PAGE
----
Background Notes to When We Make Love
I expect us to see quite a few of the poems of our collaboration exchanged using the rondeau form. We’ve already bounced several dozen between us in our private backstage room. I’ll jump in to be the first to share one out here at our open mic.
Of course I’d seen the form again in the lit class where I first met Denise. I’d had to write one for that class, then maybe tried my hand at another later, I can’t recall. Only after I had seen what Maggie had been doing with the form. Then Sara swept me away with a flood of exquisite rondeaux!
Lit class never got into the way the form works. We were told the rhyme structure and the way the repeated phrase works, of course, then pointed to the two most well-known rondeaux, then left on our own about how to write one. We’d been told how the Petrarchan sonnet’s rhyme demands made it more difficult for the English language’s relatively constrictive rhyme potentials, supposedly hence the emergence of the Shakespearian with what were alleged to be its looser demands. Yet nothing was said of how the rondeau is more demanding of its rhyming than the Petrarchan sonnet, arguably as demanding as a villanelle.
And nothing was said in the class of the unique twist of pairing the main rhyme with the repeated phrase in the final stanza, versus pairing that repeated phrase with the secondary rhyme in the middle stanza, versus having it lead off the first stanza. Part of what makes a rondeau a rondeau! Like catching me writing with Denise, then getting me to write with Maggie, after first sending me out to write on my own. Countless similar metaphors of how pairs can be seen in threes exist quite naturally, and even more can be imagined. No wonder the rondeau can be so addictive a form in which to write! Why do we not see more?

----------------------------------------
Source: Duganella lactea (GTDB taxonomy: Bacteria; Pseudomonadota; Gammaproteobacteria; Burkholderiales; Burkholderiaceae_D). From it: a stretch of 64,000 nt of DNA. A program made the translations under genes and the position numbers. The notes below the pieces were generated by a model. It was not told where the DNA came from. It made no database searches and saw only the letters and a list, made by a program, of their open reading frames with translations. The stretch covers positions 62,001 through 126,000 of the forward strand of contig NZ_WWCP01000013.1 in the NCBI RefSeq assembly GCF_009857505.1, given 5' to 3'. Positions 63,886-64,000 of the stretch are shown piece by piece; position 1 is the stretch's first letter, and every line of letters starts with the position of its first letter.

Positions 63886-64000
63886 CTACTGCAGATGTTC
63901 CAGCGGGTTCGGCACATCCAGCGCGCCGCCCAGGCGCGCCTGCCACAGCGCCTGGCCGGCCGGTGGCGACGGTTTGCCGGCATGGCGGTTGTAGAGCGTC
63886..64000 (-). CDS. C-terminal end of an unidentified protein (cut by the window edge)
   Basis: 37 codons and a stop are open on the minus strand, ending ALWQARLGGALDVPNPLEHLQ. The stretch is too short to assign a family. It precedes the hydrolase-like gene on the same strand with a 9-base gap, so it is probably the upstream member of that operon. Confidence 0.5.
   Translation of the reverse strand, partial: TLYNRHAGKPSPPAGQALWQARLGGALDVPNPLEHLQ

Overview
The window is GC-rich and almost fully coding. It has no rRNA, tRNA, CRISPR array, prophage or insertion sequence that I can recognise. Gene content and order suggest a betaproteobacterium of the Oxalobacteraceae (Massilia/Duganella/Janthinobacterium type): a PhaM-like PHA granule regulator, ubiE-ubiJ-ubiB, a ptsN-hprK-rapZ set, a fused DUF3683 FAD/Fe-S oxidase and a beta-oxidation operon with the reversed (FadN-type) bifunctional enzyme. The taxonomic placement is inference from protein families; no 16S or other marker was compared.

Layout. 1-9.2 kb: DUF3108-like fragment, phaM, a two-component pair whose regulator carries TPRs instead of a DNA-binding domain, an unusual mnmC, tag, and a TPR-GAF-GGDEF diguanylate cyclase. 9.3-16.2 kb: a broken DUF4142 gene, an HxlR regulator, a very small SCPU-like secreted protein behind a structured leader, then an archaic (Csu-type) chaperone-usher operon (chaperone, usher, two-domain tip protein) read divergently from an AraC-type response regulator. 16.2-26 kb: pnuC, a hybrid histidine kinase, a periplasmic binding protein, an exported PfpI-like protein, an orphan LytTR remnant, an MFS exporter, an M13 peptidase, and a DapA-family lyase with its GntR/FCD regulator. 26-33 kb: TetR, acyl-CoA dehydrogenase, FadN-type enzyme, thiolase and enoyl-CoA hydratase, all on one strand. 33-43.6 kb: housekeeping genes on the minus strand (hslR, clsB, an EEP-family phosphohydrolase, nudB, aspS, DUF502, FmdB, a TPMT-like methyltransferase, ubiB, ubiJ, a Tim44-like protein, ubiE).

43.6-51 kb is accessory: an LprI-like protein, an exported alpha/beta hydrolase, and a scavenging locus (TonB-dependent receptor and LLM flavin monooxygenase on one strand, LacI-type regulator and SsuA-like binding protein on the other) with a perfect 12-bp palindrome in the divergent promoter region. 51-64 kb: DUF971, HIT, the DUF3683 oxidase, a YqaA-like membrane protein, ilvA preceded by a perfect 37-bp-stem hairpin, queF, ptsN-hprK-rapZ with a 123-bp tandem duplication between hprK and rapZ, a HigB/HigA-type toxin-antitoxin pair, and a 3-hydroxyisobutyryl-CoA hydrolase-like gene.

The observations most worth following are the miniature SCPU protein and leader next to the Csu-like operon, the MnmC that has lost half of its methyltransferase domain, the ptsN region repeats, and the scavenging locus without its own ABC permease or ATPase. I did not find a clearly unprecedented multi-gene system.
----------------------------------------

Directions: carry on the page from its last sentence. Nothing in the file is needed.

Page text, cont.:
I’m still very much the rondeau novice. This one doesn’t employ some of the standard rondeau things. For instance, playing with three different meanings for the repeated phrase. I mean simply making love each of the three times, not even different ways of making love or different partners or different levels of intimacy, just plain making love. And my three stanzas don’t turn corners like the stanzas in some rondeaux do. I have pretty much one thing in mind throughout. But of course, even the most rigid form has variations to every standard. No two rondeaux need to follow the same set pattern on things like what I mention here. The difference being that better writers introduce variations because they have something particular in mind with the change. In my case here, I knew I did want to do this with a rondeau, but I simply didn’t have three different sides to my repeated phrase nor did I have any turns to take. In my case, that’s all it was. Nothing more practiced in the craft than that.
Obviously, written with Denise in mind. Although given the poem she posted before this, maybe I should pretend I wasn’t thinking about her at all while making love with her through this.